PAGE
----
SUV carrying Lower Mainland gangsters riddled with bullet holes

38 bullets were fired into the Porsche Cayenne

There was no safe space within the SUV that became Kelowna’s most notorious crime scene Aug. 14, 2011.

As week three of the trial looking into the murder of Red Scorpion gang leader Jonathan Bacon and the attempted murder of four others got underway, Daisy Wong, a forensic firearms expert with the RCMP, showed the court images of the Porsche Cayenne in the aftermath of the shooting.

Wong said there were 38 bullet entry points on the SUV, and one bullet hole that exited.

Although the one bullet could have been fired from within the vehicle Wong offered another possible reason.

“The front passenger window was almost completely rolled down and a portion of the rear passenger window was rolled down,” she said.

“A bullet could have originated from those areas.”

Bullets sliced right through the SUV, moving in various directions. Some were lodged within the SUV and others shot through it.

Rods Wong placed in various holes during her investigation showed how bullets criss-crossed right through the area that passengers were seated.

Gang member Larry Amero was in the driver seat, Bacon was in the front passenger seat, James Riach was in the rear driver side passenger seat, Lyndsey Black was in the rear side passenger seat and Leah Hadden-Watts was in the rear middle seat.

Bacon died from his gunshot wounds, Hadden-Watts was shot in the neck and rendered a paraplegic, Amero was shot in the face, wrist and chest and Black was shot through both upper legs.

Riach escaped injury.

All of this carnage occurred while every participant in the scene was in motion, said Wong, who saw surveillance footage of the scene before she conducted her investigation.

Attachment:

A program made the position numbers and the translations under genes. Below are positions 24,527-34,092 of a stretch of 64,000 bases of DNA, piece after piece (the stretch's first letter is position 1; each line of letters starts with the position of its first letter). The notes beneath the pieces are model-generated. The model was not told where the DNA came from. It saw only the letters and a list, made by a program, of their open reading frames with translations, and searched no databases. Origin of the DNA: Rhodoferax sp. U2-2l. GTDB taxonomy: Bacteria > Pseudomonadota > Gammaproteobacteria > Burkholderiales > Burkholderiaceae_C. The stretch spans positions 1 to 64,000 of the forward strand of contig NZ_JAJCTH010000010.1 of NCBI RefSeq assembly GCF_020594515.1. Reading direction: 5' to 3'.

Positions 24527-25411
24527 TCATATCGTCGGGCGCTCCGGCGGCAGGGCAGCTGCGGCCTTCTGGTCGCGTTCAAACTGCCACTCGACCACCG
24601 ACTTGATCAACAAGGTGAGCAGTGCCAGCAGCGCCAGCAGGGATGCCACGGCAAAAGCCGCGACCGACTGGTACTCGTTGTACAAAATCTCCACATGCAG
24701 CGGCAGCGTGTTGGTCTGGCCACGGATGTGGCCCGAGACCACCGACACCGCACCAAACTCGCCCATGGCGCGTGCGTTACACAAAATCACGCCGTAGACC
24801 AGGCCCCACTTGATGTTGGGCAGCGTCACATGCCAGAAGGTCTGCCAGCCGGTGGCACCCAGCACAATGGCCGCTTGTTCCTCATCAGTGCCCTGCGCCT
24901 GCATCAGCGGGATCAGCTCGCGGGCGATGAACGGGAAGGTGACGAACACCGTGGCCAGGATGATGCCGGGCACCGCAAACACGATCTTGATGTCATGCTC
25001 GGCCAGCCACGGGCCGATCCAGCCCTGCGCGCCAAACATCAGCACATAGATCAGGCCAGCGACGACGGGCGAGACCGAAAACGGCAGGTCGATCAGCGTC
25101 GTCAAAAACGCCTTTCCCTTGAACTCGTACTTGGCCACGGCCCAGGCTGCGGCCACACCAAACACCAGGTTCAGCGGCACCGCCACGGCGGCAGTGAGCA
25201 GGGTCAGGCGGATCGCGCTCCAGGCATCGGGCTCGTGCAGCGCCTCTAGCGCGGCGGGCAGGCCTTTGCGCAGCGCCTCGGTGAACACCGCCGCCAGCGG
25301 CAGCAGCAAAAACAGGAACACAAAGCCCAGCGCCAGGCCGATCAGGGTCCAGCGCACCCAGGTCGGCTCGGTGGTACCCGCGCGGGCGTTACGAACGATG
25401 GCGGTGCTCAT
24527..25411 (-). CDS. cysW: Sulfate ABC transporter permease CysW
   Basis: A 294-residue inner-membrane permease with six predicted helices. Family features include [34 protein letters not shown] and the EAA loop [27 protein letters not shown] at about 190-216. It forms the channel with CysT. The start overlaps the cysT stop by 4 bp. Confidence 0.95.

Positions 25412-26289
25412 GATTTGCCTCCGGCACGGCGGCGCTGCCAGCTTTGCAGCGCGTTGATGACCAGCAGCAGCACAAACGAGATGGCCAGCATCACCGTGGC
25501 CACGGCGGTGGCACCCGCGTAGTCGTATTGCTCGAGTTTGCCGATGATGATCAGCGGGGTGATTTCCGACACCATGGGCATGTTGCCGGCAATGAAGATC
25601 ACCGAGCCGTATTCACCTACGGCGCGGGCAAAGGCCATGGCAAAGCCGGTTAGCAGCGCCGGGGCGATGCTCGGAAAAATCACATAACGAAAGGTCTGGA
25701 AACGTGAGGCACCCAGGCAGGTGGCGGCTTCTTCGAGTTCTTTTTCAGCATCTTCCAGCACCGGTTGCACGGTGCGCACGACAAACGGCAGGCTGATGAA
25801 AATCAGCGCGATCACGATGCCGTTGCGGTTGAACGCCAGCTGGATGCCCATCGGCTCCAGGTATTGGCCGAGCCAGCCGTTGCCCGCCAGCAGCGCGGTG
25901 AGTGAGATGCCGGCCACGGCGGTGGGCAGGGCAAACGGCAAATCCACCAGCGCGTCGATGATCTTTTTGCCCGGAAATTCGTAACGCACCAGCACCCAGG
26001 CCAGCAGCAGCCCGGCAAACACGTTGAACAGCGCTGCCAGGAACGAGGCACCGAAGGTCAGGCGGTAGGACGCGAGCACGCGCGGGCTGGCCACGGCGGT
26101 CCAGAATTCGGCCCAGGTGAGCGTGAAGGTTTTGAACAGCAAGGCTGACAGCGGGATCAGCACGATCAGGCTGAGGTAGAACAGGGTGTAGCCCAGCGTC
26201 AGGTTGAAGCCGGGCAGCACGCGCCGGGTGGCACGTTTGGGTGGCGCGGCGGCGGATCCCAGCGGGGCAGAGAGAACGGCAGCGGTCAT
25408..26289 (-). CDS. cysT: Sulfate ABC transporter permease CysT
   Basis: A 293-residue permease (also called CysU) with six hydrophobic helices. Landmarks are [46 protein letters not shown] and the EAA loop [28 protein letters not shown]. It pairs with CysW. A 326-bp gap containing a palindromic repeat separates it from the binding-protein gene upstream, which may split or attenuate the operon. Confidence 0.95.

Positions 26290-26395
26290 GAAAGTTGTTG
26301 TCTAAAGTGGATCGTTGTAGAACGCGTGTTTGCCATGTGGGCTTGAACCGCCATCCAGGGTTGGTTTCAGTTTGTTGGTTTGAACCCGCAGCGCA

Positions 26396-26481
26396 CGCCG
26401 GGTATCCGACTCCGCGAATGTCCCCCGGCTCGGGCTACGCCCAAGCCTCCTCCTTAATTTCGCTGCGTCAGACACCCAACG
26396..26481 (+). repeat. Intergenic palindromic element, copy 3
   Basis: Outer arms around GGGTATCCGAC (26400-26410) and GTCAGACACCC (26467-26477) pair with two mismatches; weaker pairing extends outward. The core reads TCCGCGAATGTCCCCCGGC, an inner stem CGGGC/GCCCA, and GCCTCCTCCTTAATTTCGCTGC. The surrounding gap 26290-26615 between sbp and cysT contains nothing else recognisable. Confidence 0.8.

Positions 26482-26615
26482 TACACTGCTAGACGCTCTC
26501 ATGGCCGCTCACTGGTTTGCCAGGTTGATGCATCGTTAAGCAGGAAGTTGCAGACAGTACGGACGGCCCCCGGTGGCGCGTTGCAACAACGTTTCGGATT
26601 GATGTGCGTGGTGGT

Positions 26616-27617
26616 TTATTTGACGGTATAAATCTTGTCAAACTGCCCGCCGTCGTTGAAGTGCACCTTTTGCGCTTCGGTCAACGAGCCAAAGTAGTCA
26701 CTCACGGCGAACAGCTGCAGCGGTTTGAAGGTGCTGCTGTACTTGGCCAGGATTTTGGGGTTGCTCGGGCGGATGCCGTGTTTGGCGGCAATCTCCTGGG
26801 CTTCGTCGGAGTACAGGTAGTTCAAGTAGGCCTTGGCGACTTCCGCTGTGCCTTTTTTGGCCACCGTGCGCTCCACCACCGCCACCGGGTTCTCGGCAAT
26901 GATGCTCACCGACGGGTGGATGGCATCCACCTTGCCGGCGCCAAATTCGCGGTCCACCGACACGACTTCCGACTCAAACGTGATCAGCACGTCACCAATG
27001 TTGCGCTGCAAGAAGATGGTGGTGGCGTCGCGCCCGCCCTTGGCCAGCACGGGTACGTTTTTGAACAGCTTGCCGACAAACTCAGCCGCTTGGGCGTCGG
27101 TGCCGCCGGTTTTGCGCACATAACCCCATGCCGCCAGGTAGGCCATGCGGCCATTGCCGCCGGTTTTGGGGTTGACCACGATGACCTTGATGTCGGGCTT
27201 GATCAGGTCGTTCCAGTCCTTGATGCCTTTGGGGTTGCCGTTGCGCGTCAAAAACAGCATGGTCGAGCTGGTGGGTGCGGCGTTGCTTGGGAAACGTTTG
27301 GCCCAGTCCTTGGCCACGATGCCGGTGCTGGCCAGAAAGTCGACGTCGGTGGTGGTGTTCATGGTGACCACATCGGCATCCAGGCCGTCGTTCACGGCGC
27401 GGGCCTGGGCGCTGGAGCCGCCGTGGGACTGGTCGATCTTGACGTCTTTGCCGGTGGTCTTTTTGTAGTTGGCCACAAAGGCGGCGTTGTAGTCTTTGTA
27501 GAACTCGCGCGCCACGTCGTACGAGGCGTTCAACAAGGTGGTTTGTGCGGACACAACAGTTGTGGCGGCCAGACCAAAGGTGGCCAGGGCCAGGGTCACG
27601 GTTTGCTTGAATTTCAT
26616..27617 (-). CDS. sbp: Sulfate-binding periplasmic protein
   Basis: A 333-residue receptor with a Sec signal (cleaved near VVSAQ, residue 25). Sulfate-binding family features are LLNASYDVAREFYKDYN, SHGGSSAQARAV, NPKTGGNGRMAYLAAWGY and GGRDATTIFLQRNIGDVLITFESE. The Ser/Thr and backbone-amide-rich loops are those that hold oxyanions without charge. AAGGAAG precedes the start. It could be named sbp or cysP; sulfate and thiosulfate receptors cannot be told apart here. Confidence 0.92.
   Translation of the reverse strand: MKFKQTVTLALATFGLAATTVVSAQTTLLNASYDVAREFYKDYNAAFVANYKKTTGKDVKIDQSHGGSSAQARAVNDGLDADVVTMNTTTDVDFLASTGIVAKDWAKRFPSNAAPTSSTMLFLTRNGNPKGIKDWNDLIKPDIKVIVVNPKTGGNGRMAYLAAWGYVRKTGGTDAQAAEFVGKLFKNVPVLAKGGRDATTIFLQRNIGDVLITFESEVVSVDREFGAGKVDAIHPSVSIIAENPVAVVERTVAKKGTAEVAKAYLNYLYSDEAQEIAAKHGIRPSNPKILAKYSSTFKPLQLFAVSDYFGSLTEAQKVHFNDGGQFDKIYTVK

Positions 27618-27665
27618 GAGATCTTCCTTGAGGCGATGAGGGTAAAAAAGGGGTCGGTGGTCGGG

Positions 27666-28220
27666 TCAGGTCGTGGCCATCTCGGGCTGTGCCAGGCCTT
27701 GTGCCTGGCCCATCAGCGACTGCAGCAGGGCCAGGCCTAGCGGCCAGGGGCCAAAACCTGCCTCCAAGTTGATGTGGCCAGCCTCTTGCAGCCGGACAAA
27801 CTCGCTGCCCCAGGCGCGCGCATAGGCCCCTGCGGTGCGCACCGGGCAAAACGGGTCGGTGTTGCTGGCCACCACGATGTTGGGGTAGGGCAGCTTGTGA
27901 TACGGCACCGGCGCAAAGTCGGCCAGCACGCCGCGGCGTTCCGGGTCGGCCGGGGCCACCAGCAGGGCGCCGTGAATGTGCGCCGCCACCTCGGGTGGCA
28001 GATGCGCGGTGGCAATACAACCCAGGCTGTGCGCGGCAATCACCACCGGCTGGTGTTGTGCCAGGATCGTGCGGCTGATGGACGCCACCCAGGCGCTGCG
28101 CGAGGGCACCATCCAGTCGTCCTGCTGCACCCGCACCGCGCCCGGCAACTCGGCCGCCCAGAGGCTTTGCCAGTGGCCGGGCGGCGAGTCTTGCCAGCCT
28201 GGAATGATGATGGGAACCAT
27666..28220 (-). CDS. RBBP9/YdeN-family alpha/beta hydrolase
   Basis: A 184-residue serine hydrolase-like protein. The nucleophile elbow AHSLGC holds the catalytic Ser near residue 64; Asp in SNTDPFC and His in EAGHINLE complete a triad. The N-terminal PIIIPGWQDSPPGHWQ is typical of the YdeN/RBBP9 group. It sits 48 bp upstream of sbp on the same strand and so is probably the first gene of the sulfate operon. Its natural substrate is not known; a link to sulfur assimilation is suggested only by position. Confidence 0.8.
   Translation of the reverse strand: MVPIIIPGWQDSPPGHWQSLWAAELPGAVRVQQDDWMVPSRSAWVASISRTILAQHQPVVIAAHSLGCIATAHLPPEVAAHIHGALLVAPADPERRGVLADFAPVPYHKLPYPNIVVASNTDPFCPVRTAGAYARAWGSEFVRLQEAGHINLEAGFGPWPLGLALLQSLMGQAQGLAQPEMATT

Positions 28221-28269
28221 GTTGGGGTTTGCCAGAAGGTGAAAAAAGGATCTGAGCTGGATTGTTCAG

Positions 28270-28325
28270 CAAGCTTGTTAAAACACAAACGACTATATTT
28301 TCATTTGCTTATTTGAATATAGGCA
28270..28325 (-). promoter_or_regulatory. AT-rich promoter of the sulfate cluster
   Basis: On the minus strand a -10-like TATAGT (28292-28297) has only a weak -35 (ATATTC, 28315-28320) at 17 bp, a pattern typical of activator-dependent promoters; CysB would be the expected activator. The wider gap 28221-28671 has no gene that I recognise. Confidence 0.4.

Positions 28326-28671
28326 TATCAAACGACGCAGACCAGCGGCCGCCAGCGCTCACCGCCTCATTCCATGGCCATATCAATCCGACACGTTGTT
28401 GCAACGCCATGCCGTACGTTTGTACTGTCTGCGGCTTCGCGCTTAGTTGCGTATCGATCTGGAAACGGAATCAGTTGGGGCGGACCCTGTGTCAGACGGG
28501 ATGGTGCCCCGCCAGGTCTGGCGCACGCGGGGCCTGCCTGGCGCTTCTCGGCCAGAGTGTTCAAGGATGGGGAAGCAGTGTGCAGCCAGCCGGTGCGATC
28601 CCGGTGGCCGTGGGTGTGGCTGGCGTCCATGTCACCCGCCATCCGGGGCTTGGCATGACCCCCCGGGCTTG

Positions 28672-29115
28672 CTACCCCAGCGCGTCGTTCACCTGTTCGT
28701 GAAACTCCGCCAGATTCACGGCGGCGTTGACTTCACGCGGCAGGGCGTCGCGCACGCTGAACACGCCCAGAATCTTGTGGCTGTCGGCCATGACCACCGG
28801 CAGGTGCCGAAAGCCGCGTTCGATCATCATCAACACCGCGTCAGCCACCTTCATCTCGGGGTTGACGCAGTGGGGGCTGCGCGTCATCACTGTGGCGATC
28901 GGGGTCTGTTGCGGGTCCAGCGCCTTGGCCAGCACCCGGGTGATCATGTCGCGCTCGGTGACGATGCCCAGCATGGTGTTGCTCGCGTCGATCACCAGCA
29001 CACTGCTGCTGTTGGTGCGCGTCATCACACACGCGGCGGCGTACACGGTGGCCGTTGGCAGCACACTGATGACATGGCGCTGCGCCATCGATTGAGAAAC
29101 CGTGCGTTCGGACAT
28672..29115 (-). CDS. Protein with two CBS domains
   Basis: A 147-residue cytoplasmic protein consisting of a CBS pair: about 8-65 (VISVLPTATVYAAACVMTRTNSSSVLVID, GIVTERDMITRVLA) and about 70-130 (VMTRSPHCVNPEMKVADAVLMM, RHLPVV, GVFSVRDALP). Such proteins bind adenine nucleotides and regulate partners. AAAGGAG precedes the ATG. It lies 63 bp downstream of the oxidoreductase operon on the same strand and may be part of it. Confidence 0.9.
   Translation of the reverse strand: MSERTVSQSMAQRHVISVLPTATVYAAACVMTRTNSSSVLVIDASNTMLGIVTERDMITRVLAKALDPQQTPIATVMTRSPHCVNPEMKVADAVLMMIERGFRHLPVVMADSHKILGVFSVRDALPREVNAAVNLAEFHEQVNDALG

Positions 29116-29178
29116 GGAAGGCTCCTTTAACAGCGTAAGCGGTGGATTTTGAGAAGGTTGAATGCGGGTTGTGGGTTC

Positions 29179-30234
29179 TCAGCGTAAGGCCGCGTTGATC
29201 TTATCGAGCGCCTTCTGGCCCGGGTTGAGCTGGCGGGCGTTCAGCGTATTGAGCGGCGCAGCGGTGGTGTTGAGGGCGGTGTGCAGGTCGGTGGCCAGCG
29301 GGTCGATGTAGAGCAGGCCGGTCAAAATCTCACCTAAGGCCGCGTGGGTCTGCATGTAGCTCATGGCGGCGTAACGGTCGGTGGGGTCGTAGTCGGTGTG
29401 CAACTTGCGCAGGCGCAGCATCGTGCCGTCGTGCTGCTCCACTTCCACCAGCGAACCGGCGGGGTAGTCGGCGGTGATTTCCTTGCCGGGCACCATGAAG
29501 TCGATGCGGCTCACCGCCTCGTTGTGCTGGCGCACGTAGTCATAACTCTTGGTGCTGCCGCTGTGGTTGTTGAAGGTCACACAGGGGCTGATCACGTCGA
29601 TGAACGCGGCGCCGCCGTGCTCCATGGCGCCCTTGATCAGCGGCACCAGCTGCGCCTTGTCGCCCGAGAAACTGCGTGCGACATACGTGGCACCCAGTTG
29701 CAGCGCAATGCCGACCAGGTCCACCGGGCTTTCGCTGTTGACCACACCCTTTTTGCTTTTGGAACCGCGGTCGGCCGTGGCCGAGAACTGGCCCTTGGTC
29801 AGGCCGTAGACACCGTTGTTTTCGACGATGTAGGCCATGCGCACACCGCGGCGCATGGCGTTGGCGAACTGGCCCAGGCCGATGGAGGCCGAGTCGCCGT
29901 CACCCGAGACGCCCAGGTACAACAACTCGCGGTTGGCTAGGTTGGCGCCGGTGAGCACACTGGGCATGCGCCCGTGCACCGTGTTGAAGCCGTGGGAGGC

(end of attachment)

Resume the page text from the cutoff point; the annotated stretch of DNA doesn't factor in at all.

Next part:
Some of that footage has also been shown in court. It highlights the chaos of the scene. Two men have been seen running toward the Porsche as it rolled to a stop to the right of the Delta Grand property as shots were fired.

“It helped me realize that we very much had a dynamic scene … there was movement of the objects being shot as well as moment of the firearms involved,” Wong told Justice Allan Betton.

On her second day of testimony Wong also told the court about her examination of the guns and shell casings, which she inspected at different times.

The shell casings she inspected in September and from what she could see, there were three guns — two rifles and one 9mm Luger. The majority of the shell casings found came from one of the two rifles. Around eight casings belonged to another and then there were around 10 more from a Luger.

The guns didn’t show up until Nov. 1, 2011, when a bobcat driver doing landscape on a property on Highland Road North stumbled upon them, the court heard earlier in the week.

Wong inspected the gun at that time and noted that one of them was stuck. The poor functioning of the firearm, she said, wasn’t due to the months it had spent outside in a juniper bush. That caused surface rust, not any damage to the interior of the weapon.

Jujhar Khun-Khun, Jason McBride and Michael Jones are charged with the first degree murder of Bacon, the attempted murder of Riach, Amero, Hadden-Watts and Black and multiple firearm offences.

On May 29 they each pleaded not guilty to all counts. They have been in custody since their 2013 arrest.

For past stories on this case click here.



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